About route add,I had some trouble

When I execute the command shown in the figure, an error occurs, but I am specifying a route for another network card

I found that when my network card is configured with the same routing address, the metric value will affect the result of my ping. But the configuration I checked on Centso is that the metric values of different network cards are the same, and after modifying the metric 'values of different network cards, the ping results are also different. The network card with the lowest ping value can successfully ping.

This thread looks like continuation of https://forums.rockylinux.org/t/i-seem-to-have-some-issues-with-my-network-when-using-the-ping-command/

Note: copy-paste is way more convenient than posting bitmap images.

We see two link-local subnets: and
We see that interface enp25s0f0 has address in subnet
We see that interface enp202s0f1np1 has address in subnet

We do not see interface ens3f1np1. Does it have no configuration? Can one see it with nmcli d s ?
If the interface ens3f1np1 were configured with address, then it should automatically have route to link-local subnet

However, as I wrote in the previous thread, then you will have two addresses ( and in same subnet That requires at least policy based routing to be configured and still only one of the addresses/interfaces will be the default for all outgoing connections.

Network configuration is managed by NetworkManager.service in Rocky. (It was the default already in CentOS 7.)
You can use ip to look at current config, but changes you should do via NM. For example, with nmcli.

Yes, he does have a route that automatically links to the local network, but what I am curious about is why the metric values of the same route are different for different network ports. For example, one of my computers has values of 102 and 103, and I expect them to both be 104, and the same is true for the other computer. Regarding the issue in my previous post, I found that this metric value will affect my ping results.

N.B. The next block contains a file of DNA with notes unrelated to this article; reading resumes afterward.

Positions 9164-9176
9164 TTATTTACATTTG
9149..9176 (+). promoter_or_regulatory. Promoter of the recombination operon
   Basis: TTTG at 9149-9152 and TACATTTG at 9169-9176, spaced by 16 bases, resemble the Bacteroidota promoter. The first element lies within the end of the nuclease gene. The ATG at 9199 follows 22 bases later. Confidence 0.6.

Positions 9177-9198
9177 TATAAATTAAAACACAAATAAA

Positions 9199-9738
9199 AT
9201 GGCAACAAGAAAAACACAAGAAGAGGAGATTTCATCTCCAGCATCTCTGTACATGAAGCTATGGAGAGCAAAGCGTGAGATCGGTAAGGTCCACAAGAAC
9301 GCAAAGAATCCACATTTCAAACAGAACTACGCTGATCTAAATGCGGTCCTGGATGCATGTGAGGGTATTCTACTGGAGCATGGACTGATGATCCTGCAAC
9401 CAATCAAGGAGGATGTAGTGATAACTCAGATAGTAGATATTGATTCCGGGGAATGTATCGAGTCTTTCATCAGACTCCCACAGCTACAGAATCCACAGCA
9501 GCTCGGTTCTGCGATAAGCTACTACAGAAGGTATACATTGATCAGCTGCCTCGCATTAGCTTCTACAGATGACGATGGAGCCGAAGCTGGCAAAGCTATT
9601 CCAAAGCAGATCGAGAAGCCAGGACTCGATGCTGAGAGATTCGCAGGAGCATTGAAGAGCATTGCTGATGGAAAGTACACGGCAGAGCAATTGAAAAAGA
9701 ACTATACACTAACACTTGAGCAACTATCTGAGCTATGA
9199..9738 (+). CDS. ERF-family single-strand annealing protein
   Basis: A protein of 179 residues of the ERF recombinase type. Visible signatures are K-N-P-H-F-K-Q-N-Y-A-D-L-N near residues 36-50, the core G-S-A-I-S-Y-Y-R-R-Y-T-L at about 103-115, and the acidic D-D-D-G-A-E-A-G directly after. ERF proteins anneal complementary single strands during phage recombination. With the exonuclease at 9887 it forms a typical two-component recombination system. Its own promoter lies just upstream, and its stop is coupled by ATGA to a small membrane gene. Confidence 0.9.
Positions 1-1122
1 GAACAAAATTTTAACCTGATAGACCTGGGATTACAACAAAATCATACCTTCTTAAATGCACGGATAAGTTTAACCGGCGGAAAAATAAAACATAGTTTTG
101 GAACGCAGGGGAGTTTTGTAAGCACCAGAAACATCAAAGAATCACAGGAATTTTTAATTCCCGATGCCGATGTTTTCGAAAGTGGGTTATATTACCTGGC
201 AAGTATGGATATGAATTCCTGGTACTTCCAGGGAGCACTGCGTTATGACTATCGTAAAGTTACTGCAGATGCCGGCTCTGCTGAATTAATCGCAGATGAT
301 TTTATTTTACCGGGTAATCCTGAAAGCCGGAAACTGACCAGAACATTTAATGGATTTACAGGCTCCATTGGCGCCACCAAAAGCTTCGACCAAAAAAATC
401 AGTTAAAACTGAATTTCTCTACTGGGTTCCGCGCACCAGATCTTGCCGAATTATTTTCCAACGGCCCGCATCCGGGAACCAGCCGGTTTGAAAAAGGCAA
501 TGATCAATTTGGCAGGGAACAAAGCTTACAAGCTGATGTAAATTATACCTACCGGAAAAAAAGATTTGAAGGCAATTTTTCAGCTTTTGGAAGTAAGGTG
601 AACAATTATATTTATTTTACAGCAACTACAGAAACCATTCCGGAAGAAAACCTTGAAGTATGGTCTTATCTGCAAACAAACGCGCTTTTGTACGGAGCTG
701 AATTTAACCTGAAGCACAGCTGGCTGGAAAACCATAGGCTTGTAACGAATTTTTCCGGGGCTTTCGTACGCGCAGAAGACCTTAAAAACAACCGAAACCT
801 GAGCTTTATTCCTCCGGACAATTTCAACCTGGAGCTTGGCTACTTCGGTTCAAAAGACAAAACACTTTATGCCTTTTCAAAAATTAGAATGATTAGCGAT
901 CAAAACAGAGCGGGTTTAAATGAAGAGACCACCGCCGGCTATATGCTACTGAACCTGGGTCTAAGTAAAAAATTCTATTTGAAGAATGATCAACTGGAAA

Lets assume that routing decision is done for each and every packet.
Lets now have two routes to same destination that are equally good. The route to use is picked randomly.

You send first packet to destination D via first route. SRC=A.
The D sends a reply to A. You send next packet to D.
This time, RNG decides to use the other route. D receives packet from B.
Surely a packet from B is not part of any valid connection and must be discarded.
The D still waits for the next packet from A …

With different metric of routes we have that all packets to D leave through A. No confusion, except:
D initiates connection to B. For some reason it receives unexpected packets from A.

That last issue is resolved with the policy routing. When we have crafted reply to D, we do remember that connection came via B. Rule points to different routing table, which judges that reply will be sent via B, rather than the system default A. D is happy.

I understand the functions of this different routing metric, so if I need to implement the ping mentioned earlier, do I need to configure a reasonable routing strategy? I don’t know if my understanding is correct

Before that, why do you want two IP addresses on the same subnet?

I think you may have wanted those IPs to be 172.16.X.X or 192.168.X.X, not 172.168.X.X? The former are Class B/C private subnets, and the latter is apparently owned by the company that used to be Yahoo. If you’re trying to route that subnet on your private network, you may find queries that should go over your internet connection are not reaching their destination.


Because I want to handle visitors’ different businesses through different IPs

I understand what you mean, but this is only configured within my local area network, and my other Centos system machines do not have this problem at all, they only appear on my Rocky.

First a note: one does not need multiple physical interfaces in order to have multiple IP addresses; one connection can have more than one IPv4 address (IPv6 by nature has multiple addresses per connection).

Policy based routing: Chapter 21. Configuring policy-based routing to define alternative routes Red Hat Enterprise Linux 9 | Red Hat Customer Portal

What you said is right, perhaps I didn’t express my intention clearly. In fact, I have configured multiple network cards for myself and configured different IPs for each card. At the same time, I need to use different network cards to handle different business requests. However, the actual situation now is that after I specify the network card when I use the ping command, I cannot ping. The only network card that can ping is the one with a low metric value in the Routing table information. This type will not appear in my Centos now because their metric values are the same.